Sunday, 7 February 2010

The End of the Pew?

What is the biggest obstacle to the growth of the church in Britain today? Creeping secularisation? Richard Dawkins? Infighting over women bishops or gay clergy? Let me make another suggestion: how about the continued existence of pews?

For the first 1500 years of the church’s life, pews were extremely rare. In most medieval churches people stood or sat on the floor, with only a narrow bench around the edge of the building for seating. Eastern Orthodox churches never got around to having pews – still today in Russia and Greece, worshippers stand.

When they did gradually get introduced, pews were a mixed blessing. They were intimately connected with social division and hierarchy, with pews ranked according to social standing. The rich would have large grand stalls at the front and woe betide anyone who sat in the wrong one. They were exclusive then, and they are exclusive now. Pews today effectively exclude the 90% of people who are not regular attenders of services.

The problem is that pews render the space in churches virtually unusable for anything other than around two hour-long events a week. The building becomes a curiosity, hardly visited midweek except for a few ecclesiastical tourists who want to drop by, and the cleaners. A recent survey sent unchurched visitors to slip into churches up and down the country. 90% of them found the experience uplifting, finding a real sense of community. Three quarters said they would go back. Over 50% felt comfortable and welcomed. It suggests that half of the battle is actually getting people into a church in the first place. There is also evidence to suggest that one of the main helps in getting people to feel more inclined to visit their local church is if they are familiar with the building. Imagine for a moment we could wave a magic wand and all fixed pews could be removed from churches up and down the country. Churches could then develop into open, attractive space that could become a resource for their local community. This has a number of key benefits.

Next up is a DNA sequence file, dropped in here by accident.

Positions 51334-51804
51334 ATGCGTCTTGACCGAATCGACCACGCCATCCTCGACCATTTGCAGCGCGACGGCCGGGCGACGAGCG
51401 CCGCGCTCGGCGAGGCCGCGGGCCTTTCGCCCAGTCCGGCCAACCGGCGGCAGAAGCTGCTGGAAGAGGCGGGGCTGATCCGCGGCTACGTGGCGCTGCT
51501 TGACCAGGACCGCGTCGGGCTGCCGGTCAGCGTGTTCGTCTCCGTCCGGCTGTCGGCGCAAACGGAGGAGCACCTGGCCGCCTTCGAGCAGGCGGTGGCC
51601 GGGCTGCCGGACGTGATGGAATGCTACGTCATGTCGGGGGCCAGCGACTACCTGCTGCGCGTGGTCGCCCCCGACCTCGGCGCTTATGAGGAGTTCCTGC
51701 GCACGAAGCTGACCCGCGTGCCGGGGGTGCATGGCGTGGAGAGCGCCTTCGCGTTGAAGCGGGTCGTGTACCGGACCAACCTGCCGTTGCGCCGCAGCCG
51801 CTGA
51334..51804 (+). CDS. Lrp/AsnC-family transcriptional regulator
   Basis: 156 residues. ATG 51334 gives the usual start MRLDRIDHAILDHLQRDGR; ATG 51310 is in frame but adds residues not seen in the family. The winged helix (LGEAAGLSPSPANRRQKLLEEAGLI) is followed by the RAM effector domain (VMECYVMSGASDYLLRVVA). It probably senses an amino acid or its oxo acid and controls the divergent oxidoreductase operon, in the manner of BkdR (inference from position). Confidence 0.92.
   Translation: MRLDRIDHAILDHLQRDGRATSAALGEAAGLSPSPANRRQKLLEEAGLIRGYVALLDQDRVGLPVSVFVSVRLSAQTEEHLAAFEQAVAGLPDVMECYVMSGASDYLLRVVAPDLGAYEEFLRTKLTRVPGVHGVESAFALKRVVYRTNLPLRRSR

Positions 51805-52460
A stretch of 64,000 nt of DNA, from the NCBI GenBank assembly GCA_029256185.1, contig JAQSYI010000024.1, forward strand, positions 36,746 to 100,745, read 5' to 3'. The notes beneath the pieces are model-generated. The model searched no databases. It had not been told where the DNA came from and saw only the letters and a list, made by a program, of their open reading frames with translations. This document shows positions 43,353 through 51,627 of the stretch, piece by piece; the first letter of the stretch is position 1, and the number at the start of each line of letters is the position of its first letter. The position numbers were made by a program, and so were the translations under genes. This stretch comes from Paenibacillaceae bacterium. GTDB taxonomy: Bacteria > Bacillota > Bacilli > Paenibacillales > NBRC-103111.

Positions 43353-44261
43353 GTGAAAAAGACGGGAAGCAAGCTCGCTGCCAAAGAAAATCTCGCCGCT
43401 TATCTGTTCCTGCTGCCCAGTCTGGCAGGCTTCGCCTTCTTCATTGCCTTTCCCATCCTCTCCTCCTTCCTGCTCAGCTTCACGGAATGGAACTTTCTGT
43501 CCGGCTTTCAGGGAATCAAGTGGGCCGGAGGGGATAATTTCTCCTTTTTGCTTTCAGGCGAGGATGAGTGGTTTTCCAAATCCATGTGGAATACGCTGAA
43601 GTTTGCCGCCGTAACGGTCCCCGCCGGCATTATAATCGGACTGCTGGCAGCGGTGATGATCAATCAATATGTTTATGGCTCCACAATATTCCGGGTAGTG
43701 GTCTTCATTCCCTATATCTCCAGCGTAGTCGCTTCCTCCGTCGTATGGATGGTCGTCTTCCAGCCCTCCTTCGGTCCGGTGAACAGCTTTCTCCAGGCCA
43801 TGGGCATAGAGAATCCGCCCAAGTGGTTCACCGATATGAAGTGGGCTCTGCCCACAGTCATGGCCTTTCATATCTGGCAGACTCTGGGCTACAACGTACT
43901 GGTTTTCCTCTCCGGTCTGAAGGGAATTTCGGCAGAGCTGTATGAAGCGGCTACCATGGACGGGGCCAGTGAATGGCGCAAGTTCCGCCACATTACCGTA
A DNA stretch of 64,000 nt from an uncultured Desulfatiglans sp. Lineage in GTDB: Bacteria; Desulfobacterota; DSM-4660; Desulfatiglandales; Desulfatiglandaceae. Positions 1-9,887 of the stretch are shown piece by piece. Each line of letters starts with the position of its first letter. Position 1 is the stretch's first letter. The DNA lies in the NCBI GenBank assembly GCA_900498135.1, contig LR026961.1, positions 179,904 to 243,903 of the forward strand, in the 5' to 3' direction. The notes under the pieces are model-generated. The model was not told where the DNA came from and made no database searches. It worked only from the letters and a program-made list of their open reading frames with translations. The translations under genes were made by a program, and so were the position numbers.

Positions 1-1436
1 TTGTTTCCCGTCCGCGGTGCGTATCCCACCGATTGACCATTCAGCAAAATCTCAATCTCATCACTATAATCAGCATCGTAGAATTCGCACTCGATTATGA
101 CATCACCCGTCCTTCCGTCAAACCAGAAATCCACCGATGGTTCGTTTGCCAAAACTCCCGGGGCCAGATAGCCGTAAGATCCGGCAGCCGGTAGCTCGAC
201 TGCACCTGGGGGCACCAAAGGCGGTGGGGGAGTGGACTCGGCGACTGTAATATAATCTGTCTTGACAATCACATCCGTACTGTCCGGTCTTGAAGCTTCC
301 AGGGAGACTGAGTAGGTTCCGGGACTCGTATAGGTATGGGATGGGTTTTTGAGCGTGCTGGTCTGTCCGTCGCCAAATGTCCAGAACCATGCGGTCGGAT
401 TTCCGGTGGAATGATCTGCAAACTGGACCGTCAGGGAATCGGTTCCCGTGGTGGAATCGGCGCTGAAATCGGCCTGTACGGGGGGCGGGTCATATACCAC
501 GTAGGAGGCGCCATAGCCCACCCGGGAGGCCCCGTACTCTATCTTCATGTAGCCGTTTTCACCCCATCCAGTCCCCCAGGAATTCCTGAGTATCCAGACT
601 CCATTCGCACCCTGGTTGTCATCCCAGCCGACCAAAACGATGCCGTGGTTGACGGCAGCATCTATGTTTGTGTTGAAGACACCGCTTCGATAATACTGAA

At the most basic level, it could become a source of income for the church that would help it fund extra staff, such as a youth worker, administrator or community pastor. Football clubs faced this same issue in the 1970s. Clubs began to realise they were sitting on stadia that were only used on Saturday afternoons and occasionally for night matches. So they began to excavate space under the stands and build on the car parks to provide conference facilities, cinemas, bars, anything that would increase revenue for the club, realising that it was a criminal waste of resources to sit on a building that was used so seldom.

Removing pews would also make churches more welcoming. With the best will in the world, whoever designed pews did not have comfort uppermost in their minds. Many clergy during a dull sermon have at least had the reassurance of knowing that pews are very hard to fall asleep in. When people are used to visiting pubs, cinemas and theatres the least they get is a padded comfortable seat. If they are expected to sit for over an hour in church, pews can come as a bit of a shock.

More importantly for the church itself, opening the building for local community use makes it friendly, rather than foreign, territory. Local groups - further education sessions, fitness classes, after-school clubs and the like - could begin using the building regularly. Increasing numbers of churches are taking out the pews and not looking back. They are now imaginatively reordered, well decorated and lit and provide flexible, attractive meeting space for all kinds of local uses. If local people are used to visiting the church for all kinds of other activities, as they did in the Middle Ages and before, the idea of entering the building for Christian worship rather than just the gardening club becomes a little less scary.